In Chapter 2, "Does God Exist?", after reviewing a variety of arguments against theism, Tooley considers whether the existence of God is epistemically justified -- arguing on the basis of the terrible evils in our world that the existence of God is very unlikely. He begins by considering one particular instance of evil: "the earthquake that destroyed Lisbon in 1755, which was felt as far away as southern France and North Africa, and which killed approximately 60,000 men, women, and children" (p. 116), from which he concludes that it is more likely than not that God does not exist (at least at the time of the earthquake). The argument rests on two basic claims: "It is logically necessary that, for any possible state of affairs S, if the action of choosing not to prevent S is morally wrong, all things considered, then an omnipotent, omniscient, morally perfect person would never perform that action" (p. 117); and "The Lisbon earthquake occurred, and the action of choosing not to prevent the Lisbon earthquake is morally wrong, all things considered" (p. 118). The next important claim is described as "a crucial probabilistic claim": "The property of choosing not to prevent an event that will cause the death of more than 50,000 ordinary people is a wrongmaking property of actions, and a very serious one" (p. 119). We then have a premise telling us that the probability that an action is wrong, "given that an action has a wrongmaking property we know of, and no rightmaking properties -- including ones of which we have no knowledge -- is greater than one half" (p. 120). This leads to the preliminary conclusion that:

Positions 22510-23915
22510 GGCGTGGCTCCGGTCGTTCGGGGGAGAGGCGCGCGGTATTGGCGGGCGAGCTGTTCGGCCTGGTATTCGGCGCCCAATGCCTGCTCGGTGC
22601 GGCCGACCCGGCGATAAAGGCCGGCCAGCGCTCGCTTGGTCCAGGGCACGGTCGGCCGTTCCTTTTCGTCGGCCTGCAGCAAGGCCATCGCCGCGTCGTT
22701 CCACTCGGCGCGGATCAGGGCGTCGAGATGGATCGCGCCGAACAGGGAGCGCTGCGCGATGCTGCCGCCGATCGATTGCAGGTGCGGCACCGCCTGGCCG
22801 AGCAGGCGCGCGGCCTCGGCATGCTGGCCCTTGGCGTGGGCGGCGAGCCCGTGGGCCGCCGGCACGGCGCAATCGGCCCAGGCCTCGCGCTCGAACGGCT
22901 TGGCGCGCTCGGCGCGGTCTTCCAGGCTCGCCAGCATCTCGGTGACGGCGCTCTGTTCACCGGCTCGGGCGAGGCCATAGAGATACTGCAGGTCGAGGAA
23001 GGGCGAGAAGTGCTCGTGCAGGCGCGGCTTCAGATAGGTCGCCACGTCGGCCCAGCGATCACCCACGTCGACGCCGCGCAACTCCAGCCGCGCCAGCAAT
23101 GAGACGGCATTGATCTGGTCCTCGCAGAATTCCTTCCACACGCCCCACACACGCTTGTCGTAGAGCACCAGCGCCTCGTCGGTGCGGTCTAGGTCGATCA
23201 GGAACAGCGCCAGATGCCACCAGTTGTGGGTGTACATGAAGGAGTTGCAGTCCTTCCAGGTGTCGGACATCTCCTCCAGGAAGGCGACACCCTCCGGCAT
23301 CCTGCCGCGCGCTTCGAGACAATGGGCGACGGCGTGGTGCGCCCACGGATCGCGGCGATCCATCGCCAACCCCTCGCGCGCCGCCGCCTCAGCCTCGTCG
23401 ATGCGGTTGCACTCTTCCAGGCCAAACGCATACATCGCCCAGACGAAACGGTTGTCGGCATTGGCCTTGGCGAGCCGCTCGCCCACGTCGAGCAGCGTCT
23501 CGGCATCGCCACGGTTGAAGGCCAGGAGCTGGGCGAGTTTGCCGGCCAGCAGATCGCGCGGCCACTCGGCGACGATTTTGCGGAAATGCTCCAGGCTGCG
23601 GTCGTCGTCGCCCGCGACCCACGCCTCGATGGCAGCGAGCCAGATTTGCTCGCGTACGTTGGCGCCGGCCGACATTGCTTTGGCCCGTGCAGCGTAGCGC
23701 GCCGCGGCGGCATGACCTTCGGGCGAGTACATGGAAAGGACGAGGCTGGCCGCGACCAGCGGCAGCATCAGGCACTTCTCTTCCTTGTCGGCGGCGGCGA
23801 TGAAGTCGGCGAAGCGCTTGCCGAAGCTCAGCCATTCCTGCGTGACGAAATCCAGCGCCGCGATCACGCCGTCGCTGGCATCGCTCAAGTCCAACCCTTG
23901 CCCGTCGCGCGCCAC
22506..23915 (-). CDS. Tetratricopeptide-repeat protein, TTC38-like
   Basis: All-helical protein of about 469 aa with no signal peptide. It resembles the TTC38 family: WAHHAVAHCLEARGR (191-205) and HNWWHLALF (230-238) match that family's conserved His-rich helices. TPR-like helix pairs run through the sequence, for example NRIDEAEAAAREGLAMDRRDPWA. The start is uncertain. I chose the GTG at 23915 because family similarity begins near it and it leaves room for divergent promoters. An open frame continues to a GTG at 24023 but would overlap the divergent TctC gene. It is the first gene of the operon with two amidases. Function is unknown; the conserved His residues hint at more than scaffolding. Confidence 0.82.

The logical probability that God did not exist at the time of the Lisbon earthquake, given that choosing not to prevent the Lisbon earthquake has a wrongmaking property that we know of, and that there are no rightmaking properties known to be counterbalancing, is greater that one half. (p. 121)

Tooley sees a difficulty in reasoning from all known Ps are Qs to its being likely that all Ps are Qs -- where P is a good state of affairs and Q is 'P does not justify permitting a great evil such as tragic death of 60,000 men, women, and children' in the Lisbon earthquake -- as opposed to reasoning from all known Ps are Qs to its being likely that the next P is Q. While I fully agree with him that the first claim is "significantly stronger" than the second, I suspect that no rational human being who doesn't believe that God exists really thinks that there is some good state of affairs that morally justifies the permission of the suffering and death of 50,000 human beings in the Lisbon earthquake. This is not to say that it isn't better to use a weaker claim than a stronger claim, if the weaker claim can accomplish what the stronger claim was employed to do. Tooley's conclusion is that "unless there is countervailing evidence in support of the existence of God, or unless belief in the existence of God can be shown to be non-inferentially justified, and in a way that is not easily defeasible, the argument from evil establishes not only that one cannot know that God exists, but also, and even more unhappily, that it is unlikely -- indeed, extremely unlikely -- that God exists" (p. 146).